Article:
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Teri

I am in a pattern of mutual silence. On my side, it is self protection and a feeling of being overwhelmed by the situation. It concerns a new step mother who became pregnant after a 2 month relationship with my son who is custodial parent of his 3 children, my grandchildren. We had worked, as a family, to gain custody of my son’s children after they were taken from their mother for abuse and neglect. It took almost a year to get them out of foster care.The custody has not been finalized and my energies are all focused upon my grandchildren who have been through so much. I have been very positive with them and they have made good progress in the last months. The step mother has two other small children from brief relationships. When they were alone with their step mother, my grandchildren had told me that she was screaming at them constantly, doing mean things to them, and saying she does not like them. My son has a habit of picking these kinds of partners. I do not understand his choices. He once thought she was the perfect person for his kids. My son is aware of how devastated I am over his new relationship because of its effects on the children. He is now dealing with it by not allowing his children to be alone with the step parent. He has cut his hours at work so that he can get them to school and also to be present when they come home from school. He cooks their meals, washes all their clothes and exclusively provides all their care, asking the step mom to do nothing for them. The step parent has never reached out to me or engaged in conversation with me. I have not had the opportunity to express my feelings to her and I doubt if, under the circumstances, that I could engage in shallow conversation with her. I am too upset and I don’t want to lose contact with my grandchildren, so, I have to hold it in. My son says he is trying to figure out if his new family has a future and he is upset with himself but does not want me to get involved. When I pick up my grandchildren, the stepmom looks the other way and I say nothing. I am thinking that I am not a key player in my son’s relationship and that I should not be the one to break the silence. I am afraid if I do, I will be cutoff from my grandkids. What would you advise in my situation?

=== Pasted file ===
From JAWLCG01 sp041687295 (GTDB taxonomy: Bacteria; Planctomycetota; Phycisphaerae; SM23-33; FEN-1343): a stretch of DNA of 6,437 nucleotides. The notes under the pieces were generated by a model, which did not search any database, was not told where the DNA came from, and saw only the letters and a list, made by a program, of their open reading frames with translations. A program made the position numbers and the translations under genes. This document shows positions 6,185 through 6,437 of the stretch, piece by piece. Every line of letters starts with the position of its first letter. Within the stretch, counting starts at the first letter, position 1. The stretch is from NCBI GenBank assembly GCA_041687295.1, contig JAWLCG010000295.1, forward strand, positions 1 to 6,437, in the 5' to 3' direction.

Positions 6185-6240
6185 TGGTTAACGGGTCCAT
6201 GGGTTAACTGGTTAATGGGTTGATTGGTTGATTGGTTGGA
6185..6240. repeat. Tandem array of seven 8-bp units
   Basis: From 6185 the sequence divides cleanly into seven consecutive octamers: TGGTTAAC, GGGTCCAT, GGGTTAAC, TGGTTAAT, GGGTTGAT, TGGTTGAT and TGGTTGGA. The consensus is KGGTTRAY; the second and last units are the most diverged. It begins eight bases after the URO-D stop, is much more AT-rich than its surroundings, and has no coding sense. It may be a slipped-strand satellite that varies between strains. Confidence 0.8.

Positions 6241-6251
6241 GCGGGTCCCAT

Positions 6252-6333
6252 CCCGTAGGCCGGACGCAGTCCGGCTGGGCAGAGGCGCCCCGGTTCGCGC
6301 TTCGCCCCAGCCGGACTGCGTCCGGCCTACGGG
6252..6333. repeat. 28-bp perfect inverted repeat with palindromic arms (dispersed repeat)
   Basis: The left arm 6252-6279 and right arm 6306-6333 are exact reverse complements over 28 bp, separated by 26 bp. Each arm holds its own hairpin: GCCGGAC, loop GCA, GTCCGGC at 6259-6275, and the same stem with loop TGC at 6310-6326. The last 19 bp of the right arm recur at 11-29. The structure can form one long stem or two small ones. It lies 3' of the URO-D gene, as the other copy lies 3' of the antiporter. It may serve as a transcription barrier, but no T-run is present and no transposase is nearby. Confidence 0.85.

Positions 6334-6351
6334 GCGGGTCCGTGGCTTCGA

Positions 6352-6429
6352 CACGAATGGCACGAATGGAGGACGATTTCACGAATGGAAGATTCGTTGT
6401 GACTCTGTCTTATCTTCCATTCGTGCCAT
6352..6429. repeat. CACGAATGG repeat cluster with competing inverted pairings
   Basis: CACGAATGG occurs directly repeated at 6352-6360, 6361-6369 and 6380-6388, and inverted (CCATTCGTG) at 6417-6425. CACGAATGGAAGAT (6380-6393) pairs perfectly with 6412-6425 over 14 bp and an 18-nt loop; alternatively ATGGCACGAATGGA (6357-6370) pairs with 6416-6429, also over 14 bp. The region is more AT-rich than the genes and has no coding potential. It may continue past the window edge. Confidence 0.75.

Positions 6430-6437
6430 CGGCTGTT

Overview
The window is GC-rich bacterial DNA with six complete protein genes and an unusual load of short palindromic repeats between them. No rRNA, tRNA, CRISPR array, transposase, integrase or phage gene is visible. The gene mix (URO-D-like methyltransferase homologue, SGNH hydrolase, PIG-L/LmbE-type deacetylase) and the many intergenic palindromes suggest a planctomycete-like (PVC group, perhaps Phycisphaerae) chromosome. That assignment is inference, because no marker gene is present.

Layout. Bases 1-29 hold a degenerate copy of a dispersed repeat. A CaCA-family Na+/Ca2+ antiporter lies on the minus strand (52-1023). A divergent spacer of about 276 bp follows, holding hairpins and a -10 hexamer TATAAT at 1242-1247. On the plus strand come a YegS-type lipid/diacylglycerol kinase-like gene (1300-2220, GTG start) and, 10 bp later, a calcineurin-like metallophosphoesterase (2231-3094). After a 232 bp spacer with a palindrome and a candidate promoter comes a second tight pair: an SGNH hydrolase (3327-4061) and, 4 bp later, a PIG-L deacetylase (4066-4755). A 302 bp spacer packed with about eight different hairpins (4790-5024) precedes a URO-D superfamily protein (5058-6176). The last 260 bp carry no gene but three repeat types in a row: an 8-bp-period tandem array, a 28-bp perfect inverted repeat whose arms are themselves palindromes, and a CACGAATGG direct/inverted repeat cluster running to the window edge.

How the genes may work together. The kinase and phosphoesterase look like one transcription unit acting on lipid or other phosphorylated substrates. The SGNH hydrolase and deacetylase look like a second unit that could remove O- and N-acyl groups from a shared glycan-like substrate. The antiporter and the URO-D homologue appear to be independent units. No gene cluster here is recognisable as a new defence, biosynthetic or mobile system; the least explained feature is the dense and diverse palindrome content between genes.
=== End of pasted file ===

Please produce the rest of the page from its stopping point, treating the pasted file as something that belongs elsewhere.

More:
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Hey Sigmund

This is such a painful situation to be going through. I wish it could be different for you. The most important thing is your relationship with your grandchildren and it’s important not to do anything that might compromise that. They need you so much – your love, your nurturing, your stability. It’s important that you can see your son’s partner’s behaviour for what it is, and that you can give your children and your son the love and support they need.

If you can, be friendly and civil to her. It’s important not to do or say anything that might cause her to feel threatened by you, or as though you don’t approve of her (even though you don’t). As much as you can, try to avoid giving her reason to come between you and your grandchildren or you and your son. Feel about her how you want to feel, but try to keep those feelings from her.

If there is any way you are able to engage with her in a friendly way, it might make it easier for her to talk to you about the children and be open to your influence, but she might not be the sort of person who is reasonable in this respect. The most important thing is to not do anything to aggravate things. Your son has to work through this and make the decisions he needs to make around the relationship – there’s not much you can do there except gently offer your advice when he asks for it. Let your relationship with your grandchildren guide you. Do the things that will help that and try to avoid anything that might get in the way. That might mean treading carefully or reaching out to try to be civil, but you would know what’s best there. Your son and your grandchildren are so lucky to have your warmth and your support and understanding. I wish you and your family all the best.

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Jojo

I have been reading quite a bit online about the silent treatment and the long term negative impact it holds. Nowhere have I been able to find any advice regarding how to “re-engage” in an appropriate, healthy manner once the silent treatment has ceased. So the question for me is, what do I do after he is done ignoring me? How do I react? How do I set mutually beneficial boundaries? I know he doesn’t realize how this behavior is slowly chipping away at the cornerstone of our relationship and my personal foundation. BUT I can’t allow this to happen even though his previous relationship was volatile.